One might think that Henry Kamen, having written books on Spain in the 15th, 16th and 17th centuries, on the Inquisition, on Philip II and on the War of the Spanish Succession, had just about done, not to say saturated, the period. But no – he has apparently not covered the Spanish empire to his satisfaction; and so we have the present volume, spanning the years 1492-1763. There is no doubting Kamen’s scholarship, much of it drawn from Spanish texts, as he moves magisterially over the centuries: from his setting of the 16th-century European scene under Charles V, to the conquests of the New World, to the sea-change in Spain’s fortunes following the demise of the childless ‘human wreck’, Charles II, and the Habsburg dynasty. Supported by a wealth, at times almost a surfeit, of facts and statistics, Kamen’s theme is intriguing while not altogether surprising: that Spain’s status as a world power owed more to other countries and peoples than to the men of Castile.
When Spain annexed Portugal in 1580, it ruled a third of the world, but its imperial enterprise was in effect a joint venture, with most of the armaments and the finance coming from the Italian states and the Netherlands. While Spain was largely responsible for managing its empire, the resources and manpower, according to Kamen, came from elsewhere. Some of the principal players, too – Columbus, Spinola, missionary explorers such as Padre Kino – were non-Spaniards, and Philip II, who presided over Spain’s imperial acquisitions, had a Flemish father and a Portuguese mother.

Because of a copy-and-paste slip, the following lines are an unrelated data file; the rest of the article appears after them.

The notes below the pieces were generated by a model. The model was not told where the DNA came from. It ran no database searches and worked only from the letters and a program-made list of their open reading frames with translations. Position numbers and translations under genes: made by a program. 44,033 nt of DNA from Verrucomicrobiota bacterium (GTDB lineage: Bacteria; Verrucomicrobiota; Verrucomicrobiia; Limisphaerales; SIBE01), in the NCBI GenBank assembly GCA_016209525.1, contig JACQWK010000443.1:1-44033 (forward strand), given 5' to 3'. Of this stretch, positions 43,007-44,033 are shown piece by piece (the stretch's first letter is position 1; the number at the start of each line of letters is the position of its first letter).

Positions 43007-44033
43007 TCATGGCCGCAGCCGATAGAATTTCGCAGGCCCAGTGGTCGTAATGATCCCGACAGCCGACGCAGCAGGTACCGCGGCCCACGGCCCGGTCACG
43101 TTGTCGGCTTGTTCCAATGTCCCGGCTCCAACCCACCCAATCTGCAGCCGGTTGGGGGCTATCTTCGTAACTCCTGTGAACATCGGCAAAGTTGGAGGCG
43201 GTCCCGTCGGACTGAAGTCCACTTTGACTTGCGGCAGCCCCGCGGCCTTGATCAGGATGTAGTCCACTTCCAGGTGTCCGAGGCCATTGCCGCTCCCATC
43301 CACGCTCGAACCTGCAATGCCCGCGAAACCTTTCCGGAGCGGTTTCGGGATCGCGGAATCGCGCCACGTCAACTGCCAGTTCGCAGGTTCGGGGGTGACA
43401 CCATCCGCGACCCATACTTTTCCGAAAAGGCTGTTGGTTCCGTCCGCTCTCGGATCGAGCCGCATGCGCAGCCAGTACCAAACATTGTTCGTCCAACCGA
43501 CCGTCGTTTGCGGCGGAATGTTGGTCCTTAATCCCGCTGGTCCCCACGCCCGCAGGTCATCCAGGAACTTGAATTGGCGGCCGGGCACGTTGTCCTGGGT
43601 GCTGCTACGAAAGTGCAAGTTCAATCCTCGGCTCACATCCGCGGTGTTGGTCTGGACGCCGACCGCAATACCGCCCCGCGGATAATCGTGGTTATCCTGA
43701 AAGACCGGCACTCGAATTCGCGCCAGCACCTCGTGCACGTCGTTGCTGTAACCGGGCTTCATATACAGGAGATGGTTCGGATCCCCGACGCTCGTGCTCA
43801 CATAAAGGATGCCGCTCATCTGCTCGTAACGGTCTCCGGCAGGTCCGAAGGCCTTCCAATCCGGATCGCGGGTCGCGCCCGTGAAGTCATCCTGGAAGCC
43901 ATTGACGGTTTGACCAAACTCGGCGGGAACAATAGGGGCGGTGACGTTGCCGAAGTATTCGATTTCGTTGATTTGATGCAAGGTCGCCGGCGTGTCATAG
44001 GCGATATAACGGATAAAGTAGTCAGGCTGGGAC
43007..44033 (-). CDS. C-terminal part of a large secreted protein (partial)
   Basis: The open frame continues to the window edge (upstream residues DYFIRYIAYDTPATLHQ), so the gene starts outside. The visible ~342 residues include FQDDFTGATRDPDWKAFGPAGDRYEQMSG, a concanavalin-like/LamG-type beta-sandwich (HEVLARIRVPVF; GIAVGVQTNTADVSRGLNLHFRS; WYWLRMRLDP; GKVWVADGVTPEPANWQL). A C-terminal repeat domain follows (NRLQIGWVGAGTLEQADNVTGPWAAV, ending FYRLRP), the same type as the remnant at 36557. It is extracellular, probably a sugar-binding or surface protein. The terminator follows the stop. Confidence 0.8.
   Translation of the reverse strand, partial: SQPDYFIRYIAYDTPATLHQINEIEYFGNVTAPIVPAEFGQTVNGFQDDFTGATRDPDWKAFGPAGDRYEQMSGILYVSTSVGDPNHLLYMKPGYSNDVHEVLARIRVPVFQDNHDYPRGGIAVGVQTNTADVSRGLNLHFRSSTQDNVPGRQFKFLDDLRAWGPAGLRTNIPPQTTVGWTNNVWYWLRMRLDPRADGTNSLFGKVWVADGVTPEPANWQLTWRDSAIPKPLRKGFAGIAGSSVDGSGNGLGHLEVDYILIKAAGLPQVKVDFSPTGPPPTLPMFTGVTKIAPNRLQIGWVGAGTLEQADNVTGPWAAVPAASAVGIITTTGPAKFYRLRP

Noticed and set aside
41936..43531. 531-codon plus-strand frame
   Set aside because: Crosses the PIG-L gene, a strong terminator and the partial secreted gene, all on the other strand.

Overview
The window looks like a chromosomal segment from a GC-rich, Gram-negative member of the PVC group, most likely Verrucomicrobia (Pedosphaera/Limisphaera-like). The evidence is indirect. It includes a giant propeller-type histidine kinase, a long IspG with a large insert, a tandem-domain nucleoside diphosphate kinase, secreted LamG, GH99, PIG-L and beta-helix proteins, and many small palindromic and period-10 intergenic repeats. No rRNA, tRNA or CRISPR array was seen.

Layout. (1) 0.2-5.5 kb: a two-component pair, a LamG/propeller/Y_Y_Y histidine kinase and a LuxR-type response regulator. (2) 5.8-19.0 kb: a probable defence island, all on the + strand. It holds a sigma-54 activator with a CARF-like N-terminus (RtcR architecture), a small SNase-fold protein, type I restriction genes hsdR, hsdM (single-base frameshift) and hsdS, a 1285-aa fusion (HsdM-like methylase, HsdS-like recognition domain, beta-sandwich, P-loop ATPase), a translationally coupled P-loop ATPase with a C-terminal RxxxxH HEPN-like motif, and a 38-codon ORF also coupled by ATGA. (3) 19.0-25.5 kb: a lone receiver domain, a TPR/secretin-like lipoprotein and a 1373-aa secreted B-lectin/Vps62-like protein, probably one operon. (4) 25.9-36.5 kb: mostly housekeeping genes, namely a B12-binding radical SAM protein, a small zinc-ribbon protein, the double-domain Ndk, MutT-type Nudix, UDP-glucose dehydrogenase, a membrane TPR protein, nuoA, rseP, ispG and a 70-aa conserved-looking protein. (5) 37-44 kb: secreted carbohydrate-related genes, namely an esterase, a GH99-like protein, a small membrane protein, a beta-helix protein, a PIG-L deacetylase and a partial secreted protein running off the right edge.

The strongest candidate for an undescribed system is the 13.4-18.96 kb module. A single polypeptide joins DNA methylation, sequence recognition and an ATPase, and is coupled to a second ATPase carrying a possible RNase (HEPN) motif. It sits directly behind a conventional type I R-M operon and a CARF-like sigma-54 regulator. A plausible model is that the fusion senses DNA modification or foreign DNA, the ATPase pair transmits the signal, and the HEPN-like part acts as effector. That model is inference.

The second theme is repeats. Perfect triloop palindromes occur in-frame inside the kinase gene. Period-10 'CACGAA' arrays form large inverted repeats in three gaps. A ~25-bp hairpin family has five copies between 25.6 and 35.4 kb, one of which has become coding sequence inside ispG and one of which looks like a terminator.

The Netherlands, Lombardy, Naples and Sicily were of course part of Philip’s kingdom, and Protestants served in Spain’s forces in Europe. (In the next century a Dutch Protestant admiral would command the Spanish navy.)